services - Klinefelter Syndrome

Klinefelter Syndrome

Klinefelter Syndrome is more common than many would think. It is identified in 0.1-0.2% of newborn boys. In the past, it was often diagnosed around the time of puberty or as an adult presenting with infertility. In fact, Klinefelter Syndrome is the most common genetic cause of male infertility. Approximately 3-4% of infertile men have Klinefelter syndrome.

What are the Features?

A lot of variability exists with respect to the features or manifestations of the Klinefelter’s. Some men may not have many or any of the classic features, while others may have several. Some of the features that have been described to occur in men with Klinefelter’s include: low testosterone levels, decreased body hair, increased height, gynecomastia i.e. breast tissue growth, widened hips, joint laxity, decreased muscle tone, delayed puberty, decreased testis volume, low testosterone, speech and comprehension difficulties, delayed balance and skill acquisition, enhanced visual memory and infertility.

The variability in features remains somewhat of a scientific conundrum; however, progress is being made. Many of the features of Klinefelter’s hinge on the balance and effect of sex hormones, i.e. testosterone and estradiol.  Variabilities exist in the sensitivity of the testosterone receptor among men. Furthermore, testosterone is normally converted to estradiol by an enzyme called aromatase. In men with Klinefelter’s, the aromatase activity is enhanced and increases the conversion from testosterone to estradiol more readily, although may vary between men with Klinefelter’s.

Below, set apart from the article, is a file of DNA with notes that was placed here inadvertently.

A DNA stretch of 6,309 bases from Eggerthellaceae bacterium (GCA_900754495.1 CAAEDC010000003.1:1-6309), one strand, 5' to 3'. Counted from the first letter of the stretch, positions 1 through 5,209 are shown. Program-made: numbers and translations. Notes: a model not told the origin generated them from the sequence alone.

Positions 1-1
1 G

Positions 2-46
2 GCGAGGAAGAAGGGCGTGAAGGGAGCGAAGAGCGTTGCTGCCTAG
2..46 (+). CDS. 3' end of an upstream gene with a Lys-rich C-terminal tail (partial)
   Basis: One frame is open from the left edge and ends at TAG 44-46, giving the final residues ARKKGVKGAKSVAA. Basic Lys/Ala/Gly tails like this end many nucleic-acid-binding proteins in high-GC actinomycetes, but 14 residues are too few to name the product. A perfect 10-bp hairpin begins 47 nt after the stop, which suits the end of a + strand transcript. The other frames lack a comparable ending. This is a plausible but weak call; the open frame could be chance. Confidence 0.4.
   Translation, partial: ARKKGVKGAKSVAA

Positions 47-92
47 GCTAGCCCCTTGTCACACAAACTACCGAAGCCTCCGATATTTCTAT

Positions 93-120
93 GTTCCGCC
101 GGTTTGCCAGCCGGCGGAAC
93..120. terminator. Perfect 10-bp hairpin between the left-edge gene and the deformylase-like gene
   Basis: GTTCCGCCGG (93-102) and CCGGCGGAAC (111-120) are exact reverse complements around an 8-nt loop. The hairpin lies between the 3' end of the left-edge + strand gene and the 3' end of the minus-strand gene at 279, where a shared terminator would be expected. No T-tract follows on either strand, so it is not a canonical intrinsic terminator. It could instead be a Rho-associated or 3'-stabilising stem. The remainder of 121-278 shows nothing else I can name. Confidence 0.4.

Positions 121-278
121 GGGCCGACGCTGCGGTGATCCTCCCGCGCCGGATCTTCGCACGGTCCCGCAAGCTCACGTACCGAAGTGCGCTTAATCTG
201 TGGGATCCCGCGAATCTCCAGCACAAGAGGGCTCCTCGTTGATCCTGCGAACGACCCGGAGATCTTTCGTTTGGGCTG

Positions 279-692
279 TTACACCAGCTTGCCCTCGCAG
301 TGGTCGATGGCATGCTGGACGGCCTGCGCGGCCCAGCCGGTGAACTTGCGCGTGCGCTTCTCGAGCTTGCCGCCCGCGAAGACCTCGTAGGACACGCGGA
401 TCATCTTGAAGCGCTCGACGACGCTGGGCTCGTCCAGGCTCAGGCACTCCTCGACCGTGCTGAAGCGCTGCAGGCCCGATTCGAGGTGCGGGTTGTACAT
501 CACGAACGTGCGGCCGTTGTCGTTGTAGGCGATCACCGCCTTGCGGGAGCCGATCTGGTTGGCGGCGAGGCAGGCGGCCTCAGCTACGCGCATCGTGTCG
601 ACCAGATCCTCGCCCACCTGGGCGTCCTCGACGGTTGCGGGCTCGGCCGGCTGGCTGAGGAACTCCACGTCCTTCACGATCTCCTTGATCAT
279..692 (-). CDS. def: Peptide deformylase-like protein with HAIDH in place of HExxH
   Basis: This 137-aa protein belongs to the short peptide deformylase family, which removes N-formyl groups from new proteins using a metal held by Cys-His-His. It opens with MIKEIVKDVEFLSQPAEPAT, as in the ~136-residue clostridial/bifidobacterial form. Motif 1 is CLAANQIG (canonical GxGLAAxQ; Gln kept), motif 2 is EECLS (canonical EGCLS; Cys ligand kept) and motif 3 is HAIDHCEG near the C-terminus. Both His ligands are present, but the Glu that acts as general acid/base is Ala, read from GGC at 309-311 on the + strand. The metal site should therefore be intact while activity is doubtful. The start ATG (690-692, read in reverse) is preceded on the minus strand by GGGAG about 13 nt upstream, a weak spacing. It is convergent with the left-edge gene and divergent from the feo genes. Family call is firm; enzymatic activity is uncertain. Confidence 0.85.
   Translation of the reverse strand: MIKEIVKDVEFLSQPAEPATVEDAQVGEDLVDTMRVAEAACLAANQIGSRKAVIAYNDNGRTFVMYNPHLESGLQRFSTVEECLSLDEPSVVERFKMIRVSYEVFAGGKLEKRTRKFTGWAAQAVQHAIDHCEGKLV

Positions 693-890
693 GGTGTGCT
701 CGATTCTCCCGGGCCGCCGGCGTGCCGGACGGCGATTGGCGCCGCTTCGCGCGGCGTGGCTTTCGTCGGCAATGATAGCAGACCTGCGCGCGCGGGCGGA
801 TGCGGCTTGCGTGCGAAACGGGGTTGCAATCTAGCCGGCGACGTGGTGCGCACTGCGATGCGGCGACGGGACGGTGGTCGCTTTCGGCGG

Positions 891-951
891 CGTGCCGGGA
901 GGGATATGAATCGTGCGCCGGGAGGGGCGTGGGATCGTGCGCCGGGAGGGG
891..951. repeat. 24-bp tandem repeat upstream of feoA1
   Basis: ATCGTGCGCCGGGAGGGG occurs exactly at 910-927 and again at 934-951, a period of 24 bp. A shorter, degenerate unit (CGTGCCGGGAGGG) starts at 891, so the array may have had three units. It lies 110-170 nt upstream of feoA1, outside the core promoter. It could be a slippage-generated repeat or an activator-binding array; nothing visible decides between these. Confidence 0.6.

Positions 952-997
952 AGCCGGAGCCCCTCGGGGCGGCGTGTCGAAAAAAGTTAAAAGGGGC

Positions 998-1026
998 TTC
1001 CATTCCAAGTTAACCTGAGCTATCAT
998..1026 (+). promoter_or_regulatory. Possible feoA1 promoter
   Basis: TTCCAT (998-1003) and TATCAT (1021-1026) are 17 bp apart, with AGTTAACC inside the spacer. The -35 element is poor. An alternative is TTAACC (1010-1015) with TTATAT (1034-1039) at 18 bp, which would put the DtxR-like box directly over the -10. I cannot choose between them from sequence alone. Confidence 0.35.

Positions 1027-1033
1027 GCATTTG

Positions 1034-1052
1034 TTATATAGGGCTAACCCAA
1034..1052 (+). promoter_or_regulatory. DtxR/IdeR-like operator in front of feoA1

What is the likelihood of Fertility?

The majority of men with Klinefleter’s will not have sperm detectable in their semen. In many cases, the number of sperm present are not enough for naturally conceived pregnancies and assisted reproductive techniques may be necessary. Among men with no sperm detectable, surgical sperm retrieval will be necessary using the gold standard technique termed microTESE (see microTESE section). MicroTESE is successful in up to 70% of men with Klinefelter’s, and sperm identified may then be used for IVF-ICSI technique (in vitro fertilization – intracytoplasmic sperm injection).  The majority of sperm retrieved from men with Klinefelter’s have a normal karyotype, and only 1.5-6% of sperm will have an extra ‘X’ chromosome. Some controversy exists among experts related to the timing of surgical sperm retrieval. This is because some studies have shown better results for sperm retrieval among younger men with Klinefelter’s compared to older men; however, other studies have not identified this association. Thus, it is important to have a discussion with one’s fertility expert to determine the optimal timing of sperm retrieval in each individual scenario.

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